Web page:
The Science Journal of the American Association for Respiratory Care

2008 OPEN FORUM Abstracts

PERFORMANCE OF SEVEN SMALL VOLUME NEBULIZERS AT THREE DIFFERENT FLOWRATES JOHN M HUGHES RRT M ED AE-C, TARA STEPHENS BS CRT, AND CHRISTIE FORSMAN BS CRT

John M. Hughes1, Christy E. Forsman1, Tara L. Stephens1



Background: Patients with respiratory diseases benefit from the delivery of aerosolized medication via a small volume nebulizer (SVN). There are many different models of SVN available that exhibit a variety of performance characteristics.

Objectove: Investigate the rate of aerosol delivery, time to the onset of sputtering and dead volume of seven currently available models.

Methods: Utilizing a ventilator-driven spontaneous breathing lung model, the rate of delivery (mg/L), sputter time (sec.), and dead volume (ml) were analyzed. Eighteen samples of seven currently available models were filled with 3000 mg of water and operated in groups of six at 6, 8, and 10 L/min respectively. They were weighed initially and following each minute of aerosol production until they sputtered. Final weight was determined after operating each SVN for one minute following the minute in which each began to sputter. The mg weight decrement following each minute was divided by the number of liters of gas used during each respective minute to determine rate of delivery.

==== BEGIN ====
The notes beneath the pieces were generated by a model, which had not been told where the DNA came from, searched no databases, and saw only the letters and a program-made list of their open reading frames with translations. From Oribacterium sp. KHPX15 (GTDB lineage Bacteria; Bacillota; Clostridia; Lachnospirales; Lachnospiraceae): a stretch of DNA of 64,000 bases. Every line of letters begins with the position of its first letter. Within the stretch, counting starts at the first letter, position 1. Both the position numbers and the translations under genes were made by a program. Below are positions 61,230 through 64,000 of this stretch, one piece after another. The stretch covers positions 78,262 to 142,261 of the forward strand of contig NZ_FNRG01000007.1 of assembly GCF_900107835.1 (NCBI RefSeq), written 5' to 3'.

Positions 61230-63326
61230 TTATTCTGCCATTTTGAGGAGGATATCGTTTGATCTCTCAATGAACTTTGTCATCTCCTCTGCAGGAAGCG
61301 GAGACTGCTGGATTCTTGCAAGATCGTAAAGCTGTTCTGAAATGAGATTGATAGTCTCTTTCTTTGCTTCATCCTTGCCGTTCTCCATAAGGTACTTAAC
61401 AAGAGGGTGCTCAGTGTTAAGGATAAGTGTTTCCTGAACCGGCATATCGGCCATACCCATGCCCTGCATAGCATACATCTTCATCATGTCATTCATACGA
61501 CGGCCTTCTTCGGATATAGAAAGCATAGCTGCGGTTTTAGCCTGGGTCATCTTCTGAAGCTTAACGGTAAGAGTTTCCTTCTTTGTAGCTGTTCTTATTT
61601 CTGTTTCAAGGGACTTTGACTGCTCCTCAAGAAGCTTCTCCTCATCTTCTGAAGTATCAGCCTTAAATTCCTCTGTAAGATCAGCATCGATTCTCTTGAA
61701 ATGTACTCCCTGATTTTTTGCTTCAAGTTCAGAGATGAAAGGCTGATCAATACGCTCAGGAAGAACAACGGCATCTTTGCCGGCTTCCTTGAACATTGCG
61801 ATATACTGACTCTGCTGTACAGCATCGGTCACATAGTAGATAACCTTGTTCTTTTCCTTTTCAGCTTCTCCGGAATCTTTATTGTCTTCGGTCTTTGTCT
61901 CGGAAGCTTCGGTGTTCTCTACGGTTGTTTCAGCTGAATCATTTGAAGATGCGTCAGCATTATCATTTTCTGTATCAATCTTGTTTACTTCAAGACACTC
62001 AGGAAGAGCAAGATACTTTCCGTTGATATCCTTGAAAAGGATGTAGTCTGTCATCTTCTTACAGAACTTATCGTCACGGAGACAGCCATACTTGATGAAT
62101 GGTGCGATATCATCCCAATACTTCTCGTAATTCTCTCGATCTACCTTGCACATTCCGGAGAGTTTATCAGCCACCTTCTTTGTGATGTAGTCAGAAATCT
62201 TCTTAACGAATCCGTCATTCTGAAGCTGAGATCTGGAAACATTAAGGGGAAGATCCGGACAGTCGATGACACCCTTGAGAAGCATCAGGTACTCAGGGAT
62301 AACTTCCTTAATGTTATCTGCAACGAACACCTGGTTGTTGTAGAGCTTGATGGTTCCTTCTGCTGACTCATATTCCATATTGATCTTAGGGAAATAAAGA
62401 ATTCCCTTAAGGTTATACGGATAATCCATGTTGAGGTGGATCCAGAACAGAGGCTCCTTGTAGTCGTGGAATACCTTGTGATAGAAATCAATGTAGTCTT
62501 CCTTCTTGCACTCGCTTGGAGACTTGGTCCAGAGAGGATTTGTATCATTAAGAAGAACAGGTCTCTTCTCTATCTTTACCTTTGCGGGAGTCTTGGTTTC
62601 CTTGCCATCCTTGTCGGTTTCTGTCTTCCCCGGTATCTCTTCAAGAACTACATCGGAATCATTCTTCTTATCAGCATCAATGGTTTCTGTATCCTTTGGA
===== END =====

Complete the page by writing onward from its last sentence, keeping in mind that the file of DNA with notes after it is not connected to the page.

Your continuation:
Results: The Westmed Vixone and Airlife Sidestream High-Efficiency exhibited the smallest dead volume depending on gas flowrate (p<0.05). At 8 L/min the Salter Labs 8900 began to sputter in the shortest time and generally produced the highest rate of aerosol delivery (p<0.01).

Conclusion: The design variables in the SVNs tested produced substantial differences in dead volume, nebulization time and rate of delivery. Although there was consistent performance among the trials of each individual model, it was apparent that there were significant design-related performance differences between these seven different SVN models.